I frankly do not have much use for messing with the grooves width, it is easier to tweak the corresponding tenon or etc.

Small plow plane

From L-R
Veritas small plow, Stanley No 45, Wooden Yankee plow

I choose the smaller size ones such as Stanley No 50Record No 044, and Veritas small plow.
There are a multitude of options in this category, from the elaborate large wooden plow, to the diminutive metal ones. You could also substitute a Universal plane such as the Stanley 45 or 55, if you happens to be a masochist or just love mechanical contraptions, but honestly, the most used groove in joinery is a 1/4 in wide, 1/4 in deep groove, 1/4 in from them edge.
So yes, you could do easily with a fixed 1/4 in plane. You could make your own or buy such a wooden one either vintage, or new from a boutique maker.

The idea of the small plow is that it can accommodate a variety of cutters and can be adjusted for various sizes "grooves" be it scalloped or reed, flutes etc in addition to making plain square grooves, at various locations from the edge, so it is more versatile, but then you have to buy more cutters and etc...
The 1/4 cutter is by far the the one you will use most, so it is sufficient to start.
Just remember that ANY adjustable planes is only as good as how well it can secure its settings and have easy repeat-ability.

The best and easiest way to set such a plane is by using setup blocks

Set the fence to a 1/4 inch
Set the cutter from cutter tip to depth stop at a 1/4 in

Since the cutter I used the most is a 1/4 in, it is often left in, and the plane set for cutting a 1/4 wide groove, a 1/4 in from the edge, a 1/4 in deep.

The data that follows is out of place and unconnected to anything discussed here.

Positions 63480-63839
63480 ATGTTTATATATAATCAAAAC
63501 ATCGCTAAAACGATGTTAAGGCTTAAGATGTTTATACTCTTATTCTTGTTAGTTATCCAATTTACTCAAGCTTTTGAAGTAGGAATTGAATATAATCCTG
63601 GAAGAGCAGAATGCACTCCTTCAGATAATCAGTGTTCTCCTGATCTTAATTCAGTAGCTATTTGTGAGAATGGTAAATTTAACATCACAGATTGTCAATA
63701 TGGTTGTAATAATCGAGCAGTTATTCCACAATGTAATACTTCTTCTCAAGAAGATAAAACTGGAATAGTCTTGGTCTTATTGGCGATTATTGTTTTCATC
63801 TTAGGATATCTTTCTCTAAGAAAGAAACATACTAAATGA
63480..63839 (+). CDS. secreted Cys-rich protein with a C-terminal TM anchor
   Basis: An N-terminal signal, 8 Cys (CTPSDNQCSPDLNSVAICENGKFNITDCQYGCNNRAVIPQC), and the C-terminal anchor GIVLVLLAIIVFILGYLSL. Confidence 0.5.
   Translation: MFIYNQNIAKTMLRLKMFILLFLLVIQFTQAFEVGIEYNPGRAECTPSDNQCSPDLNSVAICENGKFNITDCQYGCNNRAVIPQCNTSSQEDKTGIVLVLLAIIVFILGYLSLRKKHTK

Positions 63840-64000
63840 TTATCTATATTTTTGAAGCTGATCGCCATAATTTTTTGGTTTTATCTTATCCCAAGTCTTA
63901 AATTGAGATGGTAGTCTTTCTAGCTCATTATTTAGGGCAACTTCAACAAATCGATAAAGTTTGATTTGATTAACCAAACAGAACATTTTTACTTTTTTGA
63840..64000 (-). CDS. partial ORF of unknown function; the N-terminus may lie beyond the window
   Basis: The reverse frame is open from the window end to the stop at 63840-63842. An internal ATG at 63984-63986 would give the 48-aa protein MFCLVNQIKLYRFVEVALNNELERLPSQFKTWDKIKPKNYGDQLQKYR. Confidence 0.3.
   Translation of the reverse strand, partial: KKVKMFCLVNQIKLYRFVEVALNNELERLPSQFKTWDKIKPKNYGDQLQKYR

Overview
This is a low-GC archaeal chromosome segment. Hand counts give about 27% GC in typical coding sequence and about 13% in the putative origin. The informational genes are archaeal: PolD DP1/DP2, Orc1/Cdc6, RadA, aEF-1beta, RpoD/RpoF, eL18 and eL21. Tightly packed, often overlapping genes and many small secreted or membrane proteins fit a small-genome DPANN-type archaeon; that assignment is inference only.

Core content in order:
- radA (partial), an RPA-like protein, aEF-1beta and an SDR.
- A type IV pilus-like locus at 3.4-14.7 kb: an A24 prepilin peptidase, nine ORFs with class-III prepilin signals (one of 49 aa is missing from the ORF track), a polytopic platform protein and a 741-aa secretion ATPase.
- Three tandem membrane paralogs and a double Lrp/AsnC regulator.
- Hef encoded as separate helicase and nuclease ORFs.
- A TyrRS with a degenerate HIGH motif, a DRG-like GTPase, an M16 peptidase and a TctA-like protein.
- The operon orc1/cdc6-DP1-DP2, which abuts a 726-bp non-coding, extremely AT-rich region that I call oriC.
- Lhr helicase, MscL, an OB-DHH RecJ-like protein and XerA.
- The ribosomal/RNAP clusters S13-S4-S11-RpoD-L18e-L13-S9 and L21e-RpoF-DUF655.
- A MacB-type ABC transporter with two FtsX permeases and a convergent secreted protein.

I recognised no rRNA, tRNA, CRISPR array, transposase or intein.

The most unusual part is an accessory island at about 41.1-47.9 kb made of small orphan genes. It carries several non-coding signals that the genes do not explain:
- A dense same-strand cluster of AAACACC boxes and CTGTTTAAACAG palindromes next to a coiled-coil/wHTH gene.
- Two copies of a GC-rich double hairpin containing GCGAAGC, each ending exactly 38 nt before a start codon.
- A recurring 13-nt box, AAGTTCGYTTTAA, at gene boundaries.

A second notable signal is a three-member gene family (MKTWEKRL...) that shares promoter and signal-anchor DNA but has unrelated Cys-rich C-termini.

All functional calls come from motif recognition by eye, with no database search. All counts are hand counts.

Here is some instructions on how to use them by the Schwarz himself

Next you may want to add some various cutters, as you need them. And if you do, get some sort of means to gather and protect them. A fabric or leather tool roll is a good way.

Router plane

From L-R
Veritas miniature, Stanley No 271, Veritas large (No 71 equivalent)
and Sargent No 62.  
There is now a 4th size, the Veritas medium shown besides the 
Veritas small (No 271 size). it uses the same irons as the large one (71).

Regardless of how you cut a dado, be it with a stack dado set on your tablesaw or by hand with handsaw and chisel, this is the tool you need to make a flat even depth bottom.
It also excel at tuning tenon, the depth of half lapped joints etc.
They basically comes in two sizes (now four thanks to Veritas)
Start with the larger one, Stanley No 71 then later on, as need dictate, the small one Stanley No 271.
You could make a quick and dirty one using a chisel and a block of wood, but the Stanley form is preferable because of the cutting action. Typically the No 71 came with 2 or 3 cutters, the one I used the much is the Spear (pointed) cutter versus the square one. I find it work better in cross grain and allow me to get in corners for tweaking joints.  You can uses the Veritas cutters in the Stanley No 71 and there is also a fence available, which I don't think I ever used....

Notice the one of a kind height adj. thread on the Sargent cutter, far right.
The two Stanley cutters are different vintage. Notice the angle of the square blade is more than 90 to the shaft. I prefer the action of the spear shape one better, and it is more versatile.

Notice the two pieces construction for the spear shape blade.
It sure facilitate sharpening! Hint, put it on a stick...
In case you wondered, YES, the Sargent one had a user mod to salvage it as a cutter. They are unique and hard to find...

Next I would get the smaller one(s), they comes in very handy, depending on what you do. Great for inlays work, and talking of which there is now adapters for the Veritas large router plane that facilitate that task.

In addition we should mentioned that the large router planes have two holes in the sole, so that you can bridge wider area by adding a wooden sole to these planes.


These are like small planes with a very small sole. That makes them quick to tuned up. Just like planes take a good look at the bedding area in the metallic ones, it should be flat. A quick work with a file will quickly makes it right, as they are often painted over, rarely machined.
Some people fill the depressions area with epoxy then file the whole thing flat.
It reputedly help damping vibrations (Chatter).

A Stanley No 51 body. The two recessed area under the blade serve no other purpose than to reduce the amount of metal and the subsequent machining